Antonio Vivaldi (1678-1741)
Vivaldi is known today among music lovers and the general public for his four violin concertos, the ‘Four Seasons.’ He also composed sacred and secular vocal music, about 50 operas, several sonatas for various instruments, and 550 concertos (more than half of them are written for the violin).
The Concerto in C Major, RV 443 is often referred to as a concerto for piccolo because the first edition of the concerto referred to the piece as a piccolo concerto. The concerto has been performed on the piccolo but it is most often performed on a recorder. Vivaldi originally wrote the concerto for the flautino (a small flute that is a baroque cousin of the recorder).
Giovanni Antonini (recorder soloist)
Giovanni Antonini is an Italian conductor, recorder and transverse flute soloist. He is one of the leading period instrument performers. In 1985 he founded the early music ensemble Il Giardino Armonico with Luca Pianca, a Swiss lutenist.
Here is a recording of Giovanni Antonini on a sopranino recorder (the highest pitched instrument of the recorder family) performing Vivaldi’s Concerto in C Major, RV443 with the early music ensemble, Il Giardino Armonico. Enjoy!
Francesco Antonio Bonporti (1672-1749)
Bonporti was an Italian baroque composer. Many of his works have been lost. Bonporti himself published 12 sets of his works (most of these works were solo and trio sonatas). His musical style was inspired by that of Arcangelo Corelli (a virtuoso violinist and composer whom Bonporti may have studied with). Bonporti’s music is notable for its imaginative harmonies, unusual focus to melodic detail, and it is full of lively interplay between the instruments in fast movements. Bonporti’s inventions for solo violin and continuo were a favourite of J.S. Bach. Bach copied out at least four or them. For a long time the pieces that Bach copied were thought to have been composed by him. The latest musicological research shows that the four inventions found in Bach’s hand are actually by Francesco Antonio Bonporti.
The link on this post is a recording by an early music ensemble called I Virtuosi Italiani. They are playing some concertos by Bonporti written for a quartet of string instruments with keyboard continuo.
Johann Schobert (c.1735-1767) was a harpsichordist, fortepianist, and composer. He was an important influence on the young Wolfgang Amadeus Mozart. Mozart borrowed melodies from movements of Schobert’s harpsichord sonatas and used them in some of his earliest piano concertos. He also borrowed other musical ideas from Schobert and built on those ideas in his earliest piano sonatas.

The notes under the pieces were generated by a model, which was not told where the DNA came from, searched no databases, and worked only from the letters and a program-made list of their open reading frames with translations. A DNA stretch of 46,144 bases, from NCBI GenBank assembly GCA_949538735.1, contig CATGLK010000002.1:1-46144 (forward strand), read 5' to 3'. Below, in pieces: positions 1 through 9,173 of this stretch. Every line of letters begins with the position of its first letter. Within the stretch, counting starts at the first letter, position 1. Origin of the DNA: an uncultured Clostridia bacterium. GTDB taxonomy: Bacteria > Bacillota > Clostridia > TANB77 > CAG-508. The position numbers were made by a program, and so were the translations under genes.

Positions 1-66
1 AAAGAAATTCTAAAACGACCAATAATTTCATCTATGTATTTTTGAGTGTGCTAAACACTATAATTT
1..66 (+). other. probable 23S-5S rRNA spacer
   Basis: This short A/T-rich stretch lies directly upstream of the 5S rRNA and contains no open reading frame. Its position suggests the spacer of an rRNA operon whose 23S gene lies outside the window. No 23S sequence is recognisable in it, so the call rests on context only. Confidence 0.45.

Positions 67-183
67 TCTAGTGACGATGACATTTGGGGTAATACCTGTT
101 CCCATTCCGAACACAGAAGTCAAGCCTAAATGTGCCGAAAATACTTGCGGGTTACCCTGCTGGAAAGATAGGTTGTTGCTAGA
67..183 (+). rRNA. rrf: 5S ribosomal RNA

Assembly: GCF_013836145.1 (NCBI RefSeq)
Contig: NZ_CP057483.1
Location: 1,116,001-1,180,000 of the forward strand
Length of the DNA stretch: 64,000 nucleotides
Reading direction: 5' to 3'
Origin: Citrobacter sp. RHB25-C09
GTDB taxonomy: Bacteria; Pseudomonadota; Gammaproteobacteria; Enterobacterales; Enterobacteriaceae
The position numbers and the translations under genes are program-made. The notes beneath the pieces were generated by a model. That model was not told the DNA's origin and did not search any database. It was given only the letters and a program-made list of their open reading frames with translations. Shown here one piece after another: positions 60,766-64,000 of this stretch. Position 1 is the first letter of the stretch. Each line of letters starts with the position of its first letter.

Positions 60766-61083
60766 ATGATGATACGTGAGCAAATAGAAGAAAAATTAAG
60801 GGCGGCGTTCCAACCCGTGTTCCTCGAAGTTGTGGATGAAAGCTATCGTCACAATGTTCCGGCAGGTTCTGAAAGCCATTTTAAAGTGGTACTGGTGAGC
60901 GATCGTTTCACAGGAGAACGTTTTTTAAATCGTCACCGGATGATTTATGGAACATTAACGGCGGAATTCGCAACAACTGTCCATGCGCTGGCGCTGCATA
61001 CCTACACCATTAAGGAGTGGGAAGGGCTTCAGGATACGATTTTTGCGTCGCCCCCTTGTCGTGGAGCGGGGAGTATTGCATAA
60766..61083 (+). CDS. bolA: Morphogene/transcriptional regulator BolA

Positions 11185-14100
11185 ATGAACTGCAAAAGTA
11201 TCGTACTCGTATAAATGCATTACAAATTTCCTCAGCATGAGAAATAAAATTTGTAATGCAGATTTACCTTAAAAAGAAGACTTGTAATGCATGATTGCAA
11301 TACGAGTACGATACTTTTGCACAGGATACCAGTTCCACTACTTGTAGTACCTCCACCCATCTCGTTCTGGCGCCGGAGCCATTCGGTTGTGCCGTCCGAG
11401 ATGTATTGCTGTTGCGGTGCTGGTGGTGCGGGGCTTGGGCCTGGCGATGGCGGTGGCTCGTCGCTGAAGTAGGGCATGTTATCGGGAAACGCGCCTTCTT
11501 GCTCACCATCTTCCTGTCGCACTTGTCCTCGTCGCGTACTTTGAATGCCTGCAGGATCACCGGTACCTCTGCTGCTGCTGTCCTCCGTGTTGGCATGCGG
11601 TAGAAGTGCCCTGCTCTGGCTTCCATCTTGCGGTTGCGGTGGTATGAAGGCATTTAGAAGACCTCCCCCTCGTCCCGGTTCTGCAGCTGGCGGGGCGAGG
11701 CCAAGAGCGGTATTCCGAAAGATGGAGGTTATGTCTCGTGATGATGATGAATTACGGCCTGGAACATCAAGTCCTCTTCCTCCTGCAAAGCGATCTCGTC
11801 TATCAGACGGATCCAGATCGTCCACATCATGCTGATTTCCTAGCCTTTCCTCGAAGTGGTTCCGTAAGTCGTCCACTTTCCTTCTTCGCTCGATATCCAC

Here is a recording of Johann Schobert’s Piano Concerto in G major.
Antonio Vivaldi (1678-1741) was an Italian composer and violin virtuoso. Today he is best known as the composer of 4 violin concertos called the Four Seasons.
Vivaldi composed around 550 concertos. About 350 of his concertos are for a solo instrument, and of those roughly 230 are violin concertos. Vivaldi also composed some interesting concertos for multiple solo instruments with orchestra (about 30), and nearly 60 concertos for orchestra without a solo instrument (the orchestra is the solo instrument).
Here is a recording of one of Vivaldi’s concertos for diverse instruments (a concerto for multiple instruments) played by the famous baroque ensemble Europa Galante. It is full of rhythmic drive and it is lively. I hope you enjoy it as much as I did.
Vivaldi Concerto with multiple instruments:
The harp is a beautiful instrument that for some strange reason does not have much of a repertoire. Most pieces I have heard played on the harp were arrangements of piano music (Debussy’s Claire de Lune played on the harp is an example).
Here is a concerto written for the harp by the German composer, conductor, and pianist Carl Reinecke (1824-1910). It is quite a robust and joyful piece and the orchestral part supports the harp very well without overpowering it.
This is a recording done by Fabrice Pierre and the Swedish Chamber Orchestra conducted by Patrick Gallois. You can buy the recording on eMusic. Enjoy!
Alexander Scriabin (1872-1915) was a Russian composer and piano virtuoso. His early compositional style was influenced by Chopin and Tchaikovsky. The early compositions are very lyrical and even though they are more modern than Chopin and Tchaikovsky, they sometimes sound a bit like Chopin or Tchaikovsky.
Later on in his career, Scriabin’s compositions became gradually more dissonant and abstract. Rhythmically the music became more complex. Scriabin also had very big hands (like Rachmaninoff) and could stretch his hands a great distance across the keyboard. His compositions continue to be very challenging for pianists.
Here is a recording of his Piano Concerto op.20. This is an early work of Scriabin. It was written in 1896 when the composer was 24 years old. It is the first and only piece he wrote for orchestra, and his only concerto. Vladimir Ashkenazy is the piano soloist.
first half of third movement
second and final half of third movement
Joseph Boulogne (1745-1799), was a black violin virtuoso, swordsman, equestrian, composer and conductor who was an important musical figure in Paris during the second half of the eighteenth century. He wrote music similar in style to his contemporaries W.A. Mozart and J. Haydn. He was also known as le Chevalier de Saint-Georges. Marie-Antoinette was very fond of his music.
Here is a recording of Joseph Boulogne’s Violin Concerto in D Major. It is performed by the renowned early music ensemble Tafelmusik. The violin soloist is Linda Melsted. This recording is from a DVD and CD set entitled “Le Mozart Noir, The Life and Music of Joseph Boulogne, Chevalier de Saint Georges.” The first audio file is the first movement of the concerto. The second audio file is the 2nd and 3rd movements of the concerto.